It’s no secret that significant building work and even minor changes can have a negative impact on the day-to-day running of a business. With building work comes a lot of hassle and disorganisation, which can reduce footfall, damage reputation and ultimately cost a business money. This is especially true for those in the customer-facing trade, who have to ensure their clients can put up with closures, downtime, mess and noise. In this post we explain how forward planning can help businesses to minimise the disruption and alleviate the stress that construction work can bring.
Your installers, builders and architects should be with you at every step of the way ensuring you’re aware of what is going to happen, and when. They’ll also put a timescale in place. It’s best to make sure during these discussions that they have bargained for contingency time being required. This means that they have put together your timescale liberally – so it’s likely you’ll be finished early – but shouldn’t finish late.
An accurate timescale and detailed itinerary enable you to plan carefully for each step – from dismantling and deliveries to the work itself and the clean up afterwards.
Let everyone know
Before work starts you’ll need to speak with your customers and your neighbours. If you’ve acquired planning permission you may have done this already – but it’s courteous (and clever) to pop round and let them know that there may be some mess and noise for a little while. You can also get them on side so they can keep a look-out for your premises and building materials, and won’t sabotage your refurbishment with complaints.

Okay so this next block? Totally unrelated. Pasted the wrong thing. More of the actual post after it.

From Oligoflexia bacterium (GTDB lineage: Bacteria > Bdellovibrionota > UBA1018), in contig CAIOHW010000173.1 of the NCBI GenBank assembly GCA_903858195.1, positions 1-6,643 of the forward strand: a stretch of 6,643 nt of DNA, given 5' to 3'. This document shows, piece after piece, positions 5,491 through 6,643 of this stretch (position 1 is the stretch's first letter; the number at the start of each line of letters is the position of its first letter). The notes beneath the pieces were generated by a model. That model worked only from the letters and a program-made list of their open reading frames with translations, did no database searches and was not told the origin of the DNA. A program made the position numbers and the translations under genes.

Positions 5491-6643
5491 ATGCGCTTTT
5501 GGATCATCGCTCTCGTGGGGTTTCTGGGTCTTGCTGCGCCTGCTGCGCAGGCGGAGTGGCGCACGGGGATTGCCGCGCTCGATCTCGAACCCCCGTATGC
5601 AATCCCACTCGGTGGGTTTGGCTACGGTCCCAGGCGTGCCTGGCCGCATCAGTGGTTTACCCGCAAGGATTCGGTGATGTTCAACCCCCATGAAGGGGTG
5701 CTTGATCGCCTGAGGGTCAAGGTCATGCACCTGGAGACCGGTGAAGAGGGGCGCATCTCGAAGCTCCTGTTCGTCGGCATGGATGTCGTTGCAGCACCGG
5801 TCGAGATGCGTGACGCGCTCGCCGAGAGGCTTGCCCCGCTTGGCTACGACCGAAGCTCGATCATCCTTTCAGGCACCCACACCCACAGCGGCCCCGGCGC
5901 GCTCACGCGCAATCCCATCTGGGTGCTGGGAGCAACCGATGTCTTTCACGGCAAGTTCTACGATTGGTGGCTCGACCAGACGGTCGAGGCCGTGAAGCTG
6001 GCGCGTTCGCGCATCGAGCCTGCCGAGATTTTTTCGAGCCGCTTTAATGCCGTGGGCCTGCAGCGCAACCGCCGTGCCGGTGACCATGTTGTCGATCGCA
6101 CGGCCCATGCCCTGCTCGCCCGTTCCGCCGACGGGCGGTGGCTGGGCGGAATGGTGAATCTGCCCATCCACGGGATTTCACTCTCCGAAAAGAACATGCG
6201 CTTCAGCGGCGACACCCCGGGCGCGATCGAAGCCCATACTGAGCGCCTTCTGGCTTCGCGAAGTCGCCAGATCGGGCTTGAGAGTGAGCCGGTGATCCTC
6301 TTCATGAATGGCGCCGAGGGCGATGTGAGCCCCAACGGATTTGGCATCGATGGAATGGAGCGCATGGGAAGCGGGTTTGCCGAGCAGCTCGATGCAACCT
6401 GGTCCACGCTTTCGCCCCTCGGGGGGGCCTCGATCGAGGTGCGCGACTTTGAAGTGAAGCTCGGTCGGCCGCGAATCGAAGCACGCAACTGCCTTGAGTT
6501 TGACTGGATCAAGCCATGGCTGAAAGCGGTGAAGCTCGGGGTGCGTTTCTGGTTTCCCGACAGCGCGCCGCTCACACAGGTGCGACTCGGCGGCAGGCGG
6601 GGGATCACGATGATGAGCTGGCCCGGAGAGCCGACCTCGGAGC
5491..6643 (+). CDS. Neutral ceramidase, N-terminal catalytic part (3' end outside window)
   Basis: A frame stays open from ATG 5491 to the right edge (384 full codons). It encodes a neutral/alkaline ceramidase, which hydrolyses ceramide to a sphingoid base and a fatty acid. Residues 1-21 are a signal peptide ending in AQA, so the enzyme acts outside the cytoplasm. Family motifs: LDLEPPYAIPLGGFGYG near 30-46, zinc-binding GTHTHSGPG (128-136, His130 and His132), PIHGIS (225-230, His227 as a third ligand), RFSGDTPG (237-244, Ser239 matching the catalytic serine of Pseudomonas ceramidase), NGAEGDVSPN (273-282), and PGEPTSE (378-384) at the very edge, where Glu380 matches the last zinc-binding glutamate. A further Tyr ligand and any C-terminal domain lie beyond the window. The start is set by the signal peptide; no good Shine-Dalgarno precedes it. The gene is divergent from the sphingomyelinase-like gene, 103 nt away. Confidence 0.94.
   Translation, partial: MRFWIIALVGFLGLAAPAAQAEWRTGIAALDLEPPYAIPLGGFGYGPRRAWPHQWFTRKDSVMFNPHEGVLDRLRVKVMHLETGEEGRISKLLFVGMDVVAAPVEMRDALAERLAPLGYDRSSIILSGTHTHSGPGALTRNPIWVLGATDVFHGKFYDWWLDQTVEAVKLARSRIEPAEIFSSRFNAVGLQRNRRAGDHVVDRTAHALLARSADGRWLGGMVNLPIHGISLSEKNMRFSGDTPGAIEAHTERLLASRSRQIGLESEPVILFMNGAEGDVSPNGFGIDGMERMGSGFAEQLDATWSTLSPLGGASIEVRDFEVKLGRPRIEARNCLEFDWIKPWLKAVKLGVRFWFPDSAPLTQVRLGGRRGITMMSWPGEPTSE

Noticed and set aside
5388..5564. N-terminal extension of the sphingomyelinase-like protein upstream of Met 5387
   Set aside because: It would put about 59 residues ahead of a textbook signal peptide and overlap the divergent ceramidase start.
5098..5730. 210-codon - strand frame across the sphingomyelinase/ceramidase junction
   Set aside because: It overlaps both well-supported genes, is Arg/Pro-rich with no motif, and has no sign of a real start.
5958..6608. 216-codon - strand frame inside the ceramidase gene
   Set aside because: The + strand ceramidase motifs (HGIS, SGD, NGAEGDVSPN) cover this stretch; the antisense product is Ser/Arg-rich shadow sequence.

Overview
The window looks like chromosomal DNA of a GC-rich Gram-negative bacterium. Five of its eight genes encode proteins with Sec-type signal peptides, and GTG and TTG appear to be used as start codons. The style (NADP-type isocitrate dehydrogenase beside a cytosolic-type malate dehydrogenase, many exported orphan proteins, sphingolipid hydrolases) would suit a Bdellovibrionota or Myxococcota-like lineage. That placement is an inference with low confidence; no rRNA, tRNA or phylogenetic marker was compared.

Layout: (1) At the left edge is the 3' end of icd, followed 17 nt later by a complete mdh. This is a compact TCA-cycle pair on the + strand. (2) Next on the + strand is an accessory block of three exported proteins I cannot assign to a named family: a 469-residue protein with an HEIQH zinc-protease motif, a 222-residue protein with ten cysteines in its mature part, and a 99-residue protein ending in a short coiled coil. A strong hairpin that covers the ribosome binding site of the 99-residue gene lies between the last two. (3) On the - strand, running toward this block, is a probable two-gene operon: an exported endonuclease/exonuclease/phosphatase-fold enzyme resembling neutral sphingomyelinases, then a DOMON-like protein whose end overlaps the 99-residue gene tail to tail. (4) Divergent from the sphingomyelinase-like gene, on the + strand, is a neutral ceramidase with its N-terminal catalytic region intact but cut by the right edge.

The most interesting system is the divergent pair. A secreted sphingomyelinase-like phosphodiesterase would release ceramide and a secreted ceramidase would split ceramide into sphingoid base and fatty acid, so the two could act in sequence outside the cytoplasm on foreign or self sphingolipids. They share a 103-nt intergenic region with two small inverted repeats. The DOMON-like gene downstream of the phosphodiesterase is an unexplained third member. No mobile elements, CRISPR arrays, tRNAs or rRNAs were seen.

It’s important also not to forget your customers. Have posters or flyers made to let them know which days you’ll be closed, and how the work may affect them. If there are alternatives available (another site, an online shop) direct them accordingly.
Your construction team should appreciate that you are a business. Therefore they should work with you to minimise disruption to your business. Discuss with them how and when they can work to avoid costly issues. For example, they may be happy to work early mornings, evenings and even nights and weekends. Or it may suit you better for them to do long days if you are a bar or restaurant. If needed, also schedule down time now so that you can plan ahead for any disruption it may cause. You could even use it to your advantage, making time to organise accounts or liaise with staff.
Don’t forget the cleanup
Lots of businesses make the mistake of factoring in the build – but forgetting that after the work has been completed, there can be a lot of clearing up to do. Usually, a company can be drafted in to do this – but it can take a few days to get the place looking pristine and back to normal again.
Make the most of it
This isn’t strictly constructive preparation – but it is worth considering how you’ll announce this new development both to bring maximum benefit to your business and minimise any disruption that could reduce footfall. Think about marketing your new premises to gain new customers, whilst making sure you let your existing ones know that you’re open and ready for business – and what’s changed, if applicable.